I have often wondered if some agents offer their clients insurance in order to negotiate better overall deals. Like teams, agents can diversify across many players.

Overall, I like the deal. From the team’s perspective, I might have waited a year or two before locking up Longoria, because free agency is still a while off and I expect the team still may have been able to get a similar discount in the future. Ryan Howard’s arbitration victory may have scared the team to act now, maybe it’s a gesture of good will to fans and players, or maybe it’s a discount that Longoria wouldn’t have accepted down the road.

6 Responses “The Economics of the Longoria Deal”

  1. jfalk says:

    Two questions: 1) How does this deal compare with the McCann deal? 2) More importantly, though, isn’t there a huge moral hazard problem with this deal in that the player is given an implicit option to shirk and capture the upside. Suppose Longoria turns out to be a $30 million player. What’s to stop him him from striking out every time up until the club lets him go or ponies up the difference? Aren’t there examples of literally dozens of players who renegotiate salaries to capture the upside? I know I’d be willing to be categorized as someone with a “bad attitude” to earn a few million dollars more someplace else.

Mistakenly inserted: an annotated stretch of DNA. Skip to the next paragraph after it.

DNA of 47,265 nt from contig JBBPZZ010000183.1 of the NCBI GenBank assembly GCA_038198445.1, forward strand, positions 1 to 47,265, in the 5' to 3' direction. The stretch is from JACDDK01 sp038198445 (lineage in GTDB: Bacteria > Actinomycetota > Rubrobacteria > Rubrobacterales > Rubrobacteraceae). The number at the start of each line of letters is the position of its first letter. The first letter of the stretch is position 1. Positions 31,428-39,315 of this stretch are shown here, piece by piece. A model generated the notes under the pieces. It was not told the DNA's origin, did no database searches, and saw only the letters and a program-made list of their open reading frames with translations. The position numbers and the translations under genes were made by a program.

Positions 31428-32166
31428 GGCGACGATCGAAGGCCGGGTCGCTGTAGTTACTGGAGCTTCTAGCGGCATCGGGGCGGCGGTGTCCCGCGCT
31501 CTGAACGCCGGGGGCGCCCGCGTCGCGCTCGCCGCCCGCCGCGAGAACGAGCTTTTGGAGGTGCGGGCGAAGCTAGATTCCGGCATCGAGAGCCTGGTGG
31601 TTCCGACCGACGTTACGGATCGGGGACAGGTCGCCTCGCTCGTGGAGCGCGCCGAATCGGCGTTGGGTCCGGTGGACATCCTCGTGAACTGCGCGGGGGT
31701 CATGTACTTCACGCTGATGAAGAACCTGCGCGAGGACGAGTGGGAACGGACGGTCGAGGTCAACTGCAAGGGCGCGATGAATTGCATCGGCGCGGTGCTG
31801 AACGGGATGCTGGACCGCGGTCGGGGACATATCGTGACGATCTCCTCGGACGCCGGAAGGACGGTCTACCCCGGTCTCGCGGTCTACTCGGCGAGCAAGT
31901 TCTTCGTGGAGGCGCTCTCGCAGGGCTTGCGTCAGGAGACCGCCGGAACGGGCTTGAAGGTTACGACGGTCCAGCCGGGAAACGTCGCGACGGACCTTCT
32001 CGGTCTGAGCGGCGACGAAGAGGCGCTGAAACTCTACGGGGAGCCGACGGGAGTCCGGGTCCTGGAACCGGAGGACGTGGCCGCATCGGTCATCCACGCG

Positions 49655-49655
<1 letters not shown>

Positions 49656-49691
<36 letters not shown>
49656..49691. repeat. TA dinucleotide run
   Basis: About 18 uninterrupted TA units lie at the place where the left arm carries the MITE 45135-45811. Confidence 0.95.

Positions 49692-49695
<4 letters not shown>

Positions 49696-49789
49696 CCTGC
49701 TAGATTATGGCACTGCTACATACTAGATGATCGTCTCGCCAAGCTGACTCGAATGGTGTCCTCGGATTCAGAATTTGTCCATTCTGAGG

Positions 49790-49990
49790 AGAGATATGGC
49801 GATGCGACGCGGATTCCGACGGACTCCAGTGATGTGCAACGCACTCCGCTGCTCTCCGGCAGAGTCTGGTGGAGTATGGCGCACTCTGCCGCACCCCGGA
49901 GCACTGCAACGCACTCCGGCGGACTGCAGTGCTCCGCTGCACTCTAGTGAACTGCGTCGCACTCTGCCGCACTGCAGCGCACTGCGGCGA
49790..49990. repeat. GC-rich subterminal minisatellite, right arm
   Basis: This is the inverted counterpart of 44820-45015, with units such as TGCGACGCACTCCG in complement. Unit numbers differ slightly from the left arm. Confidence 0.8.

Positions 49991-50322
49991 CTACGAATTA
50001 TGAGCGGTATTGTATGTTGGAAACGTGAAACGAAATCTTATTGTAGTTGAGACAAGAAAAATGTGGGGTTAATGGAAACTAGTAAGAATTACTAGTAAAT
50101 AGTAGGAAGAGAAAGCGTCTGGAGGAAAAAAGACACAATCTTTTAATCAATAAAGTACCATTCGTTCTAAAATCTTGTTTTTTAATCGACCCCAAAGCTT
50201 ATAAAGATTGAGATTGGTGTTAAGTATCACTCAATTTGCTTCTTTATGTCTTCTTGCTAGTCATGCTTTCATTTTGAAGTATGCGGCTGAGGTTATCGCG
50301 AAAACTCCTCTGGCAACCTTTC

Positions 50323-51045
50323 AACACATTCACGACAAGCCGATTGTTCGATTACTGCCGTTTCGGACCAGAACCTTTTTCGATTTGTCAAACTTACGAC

2. JC says:

    My take on the McCann deal is similar.

    Tanking to earn your release has a few problems.
    1) It’s easy to spot, and will probably allow the club to void the deal while placing the player on the restricted list.
    2) If a player does such a good job at tanking that the team decides to release him, then no other team will be waiting to offer a big payday.
    3) Who wants to sign a guy who will shut it down when he’s not happy?

    Holdouts of major leaguers baseball players happen rarely. The last one I recall was Roger Clemens in 1987. There have probably been a few others since then that I do not recall.

  3. Dan says:

    Will there ever be a market for players to insure their risk? That is, if a pool of young players were to group together (or a market acting for the players) and agree to each contribute x% of their future revenues in case of the collapse of any one of them, it seems to me there would be a way the players could then get the best of both worlds. They can guarentee they will be rich, even if they have a terrible injury, but still can hold out for the big bucks.

    Just a thought. Given the dollars involved, would any agent consider offering this kind of insurance to a pool of talented young players?

  4. kosmo says: